Optical Range of Civil War binoculars or telescopes

Robert Gudmestad's picture


I have a graduate student who is interested in creating a view shed for two forts in Colorado in the 1850s. He is curious to know the optical range of a mid-nineteenth century pair of binoculars (field glasses) or telescope so that he can learn how far a soldier in a fort could see compared to a Native American without such technology. Any estimates or sources where such information might exist would be most appreciated.

Robert Gudmestad

Colorado State University 


Interesting project! Ultimately, it's a very hard question to answer. Whether or not the optics utilized in the forts in question were Signal Corps-issued or private-purchase is the most vexing problem, as binoculars and telescopes of the day varied considerably in magnification power - just as they do today. Depending upon what records survive from the garrison of either fort (I would be prowling the garrison or command QM records at NARA for any data on optics purchases or issuance), it's tough to know just what the garrison was working with. That said, here's a 2002 article on wartime Signal Corps telescopes that may be of some use as a starting point:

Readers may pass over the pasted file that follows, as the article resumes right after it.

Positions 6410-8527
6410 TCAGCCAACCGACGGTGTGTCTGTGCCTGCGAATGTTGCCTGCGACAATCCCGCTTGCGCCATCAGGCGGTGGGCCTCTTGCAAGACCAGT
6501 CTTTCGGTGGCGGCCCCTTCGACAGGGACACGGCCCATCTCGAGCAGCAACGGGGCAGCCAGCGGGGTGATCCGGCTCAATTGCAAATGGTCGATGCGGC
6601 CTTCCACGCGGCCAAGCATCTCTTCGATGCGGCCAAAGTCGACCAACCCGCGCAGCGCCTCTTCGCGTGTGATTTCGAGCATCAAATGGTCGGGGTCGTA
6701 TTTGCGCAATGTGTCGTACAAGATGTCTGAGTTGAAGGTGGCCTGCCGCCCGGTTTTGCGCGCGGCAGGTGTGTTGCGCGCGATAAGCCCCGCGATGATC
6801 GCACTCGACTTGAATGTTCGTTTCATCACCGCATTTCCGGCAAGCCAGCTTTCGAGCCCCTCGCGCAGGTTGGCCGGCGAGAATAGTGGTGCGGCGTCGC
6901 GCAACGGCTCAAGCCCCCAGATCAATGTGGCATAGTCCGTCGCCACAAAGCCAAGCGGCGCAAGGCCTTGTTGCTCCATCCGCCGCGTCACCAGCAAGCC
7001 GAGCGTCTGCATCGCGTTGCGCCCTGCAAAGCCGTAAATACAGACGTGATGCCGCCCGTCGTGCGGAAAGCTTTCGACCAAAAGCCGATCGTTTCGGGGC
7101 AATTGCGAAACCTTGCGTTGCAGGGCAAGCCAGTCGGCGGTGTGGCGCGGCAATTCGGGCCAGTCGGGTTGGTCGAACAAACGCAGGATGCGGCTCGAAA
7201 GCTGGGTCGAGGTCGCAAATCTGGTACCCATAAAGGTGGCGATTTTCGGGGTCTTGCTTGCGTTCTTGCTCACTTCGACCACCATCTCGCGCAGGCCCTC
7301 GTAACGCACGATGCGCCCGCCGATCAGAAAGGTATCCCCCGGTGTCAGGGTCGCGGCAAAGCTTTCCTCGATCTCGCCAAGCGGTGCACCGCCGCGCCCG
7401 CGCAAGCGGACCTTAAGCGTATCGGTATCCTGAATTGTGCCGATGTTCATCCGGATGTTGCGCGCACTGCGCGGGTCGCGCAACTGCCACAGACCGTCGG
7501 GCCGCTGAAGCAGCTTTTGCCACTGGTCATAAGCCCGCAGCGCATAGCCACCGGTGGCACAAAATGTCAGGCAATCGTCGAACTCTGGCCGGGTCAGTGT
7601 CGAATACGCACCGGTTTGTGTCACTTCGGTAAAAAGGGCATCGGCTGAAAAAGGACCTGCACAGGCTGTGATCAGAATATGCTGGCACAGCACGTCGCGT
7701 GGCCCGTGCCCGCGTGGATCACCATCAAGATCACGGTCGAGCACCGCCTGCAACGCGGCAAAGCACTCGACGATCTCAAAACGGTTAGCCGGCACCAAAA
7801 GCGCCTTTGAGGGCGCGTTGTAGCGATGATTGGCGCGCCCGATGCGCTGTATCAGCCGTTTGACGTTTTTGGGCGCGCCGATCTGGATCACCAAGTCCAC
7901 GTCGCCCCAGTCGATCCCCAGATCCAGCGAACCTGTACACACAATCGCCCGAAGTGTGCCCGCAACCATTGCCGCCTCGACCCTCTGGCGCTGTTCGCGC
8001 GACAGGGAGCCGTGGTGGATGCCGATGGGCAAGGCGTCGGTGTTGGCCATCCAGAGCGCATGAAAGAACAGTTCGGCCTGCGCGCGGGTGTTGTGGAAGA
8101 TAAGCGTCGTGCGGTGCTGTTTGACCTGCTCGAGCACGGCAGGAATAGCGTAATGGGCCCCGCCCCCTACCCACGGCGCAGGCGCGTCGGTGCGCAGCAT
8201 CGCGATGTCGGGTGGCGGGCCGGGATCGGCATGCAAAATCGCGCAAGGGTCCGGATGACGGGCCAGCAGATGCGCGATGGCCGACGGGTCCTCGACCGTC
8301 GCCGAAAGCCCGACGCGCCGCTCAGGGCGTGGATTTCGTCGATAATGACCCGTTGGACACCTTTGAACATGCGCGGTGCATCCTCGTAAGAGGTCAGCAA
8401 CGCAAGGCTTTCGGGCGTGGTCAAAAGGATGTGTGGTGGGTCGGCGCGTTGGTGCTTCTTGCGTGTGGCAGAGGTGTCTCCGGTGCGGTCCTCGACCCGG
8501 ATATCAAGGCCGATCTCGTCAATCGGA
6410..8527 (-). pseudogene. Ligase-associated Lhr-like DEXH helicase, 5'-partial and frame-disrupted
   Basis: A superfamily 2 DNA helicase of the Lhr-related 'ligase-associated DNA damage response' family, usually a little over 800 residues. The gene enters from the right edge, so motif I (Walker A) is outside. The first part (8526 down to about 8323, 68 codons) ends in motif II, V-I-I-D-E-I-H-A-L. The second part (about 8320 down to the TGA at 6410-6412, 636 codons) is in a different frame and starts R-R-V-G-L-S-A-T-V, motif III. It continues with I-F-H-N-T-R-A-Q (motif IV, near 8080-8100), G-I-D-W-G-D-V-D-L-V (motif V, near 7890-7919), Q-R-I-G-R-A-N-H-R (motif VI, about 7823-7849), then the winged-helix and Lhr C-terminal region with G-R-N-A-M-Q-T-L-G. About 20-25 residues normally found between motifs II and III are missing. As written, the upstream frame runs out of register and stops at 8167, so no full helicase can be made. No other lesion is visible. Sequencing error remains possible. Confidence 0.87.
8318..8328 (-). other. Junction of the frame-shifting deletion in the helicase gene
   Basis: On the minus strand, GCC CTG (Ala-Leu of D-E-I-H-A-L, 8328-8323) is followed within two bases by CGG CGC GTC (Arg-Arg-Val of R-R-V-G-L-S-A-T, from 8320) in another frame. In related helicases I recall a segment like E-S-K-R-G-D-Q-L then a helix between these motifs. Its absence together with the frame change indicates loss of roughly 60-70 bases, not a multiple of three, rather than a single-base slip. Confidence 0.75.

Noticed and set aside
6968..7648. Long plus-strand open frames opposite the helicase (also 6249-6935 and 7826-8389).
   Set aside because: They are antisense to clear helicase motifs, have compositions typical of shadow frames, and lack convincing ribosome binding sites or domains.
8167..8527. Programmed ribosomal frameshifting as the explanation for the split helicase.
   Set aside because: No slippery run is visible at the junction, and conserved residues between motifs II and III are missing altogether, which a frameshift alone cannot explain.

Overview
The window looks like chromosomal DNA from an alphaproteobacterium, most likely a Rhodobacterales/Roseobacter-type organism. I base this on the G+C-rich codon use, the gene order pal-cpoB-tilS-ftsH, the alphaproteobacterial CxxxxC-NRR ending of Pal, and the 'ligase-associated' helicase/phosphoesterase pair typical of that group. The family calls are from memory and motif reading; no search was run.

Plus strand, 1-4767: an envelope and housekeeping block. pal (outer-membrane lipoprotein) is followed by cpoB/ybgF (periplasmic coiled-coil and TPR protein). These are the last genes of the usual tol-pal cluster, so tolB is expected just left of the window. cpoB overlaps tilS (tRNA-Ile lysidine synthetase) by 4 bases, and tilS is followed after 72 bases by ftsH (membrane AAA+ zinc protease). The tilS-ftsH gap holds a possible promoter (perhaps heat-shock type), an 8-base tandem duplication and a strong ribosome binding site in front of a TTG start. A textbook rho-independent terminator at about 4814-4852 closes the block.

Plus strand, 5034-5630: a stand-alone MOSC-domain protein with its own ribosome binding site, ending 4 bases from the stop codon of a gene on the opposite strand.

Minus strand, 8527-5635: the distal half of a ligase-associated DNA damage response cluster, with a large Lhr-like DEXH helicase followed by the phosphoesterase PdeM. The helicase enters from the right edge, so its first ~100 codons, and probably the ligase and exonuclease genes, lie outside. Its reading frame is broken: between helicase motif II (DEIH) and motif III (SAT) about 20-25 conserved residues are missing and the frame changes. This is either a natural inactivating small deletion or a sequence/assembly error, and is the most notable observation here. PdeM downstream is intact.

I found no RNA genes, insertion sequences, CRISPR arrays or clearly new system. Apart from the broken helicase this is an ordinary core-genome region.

I have seen any number of nautical/maritime collapsing telescopes bearing wartime inscriptions by volunteer infantry officers, but alas these varied markedly by model in magnification power as well. Certainly it is possible to derive a ballpark average estimate, though. Best of luck to your student in pursuing such a compelling and important question!

Eric M. Burke, Ph.D.
U.S. Army Combat Studies Institute - Army University Press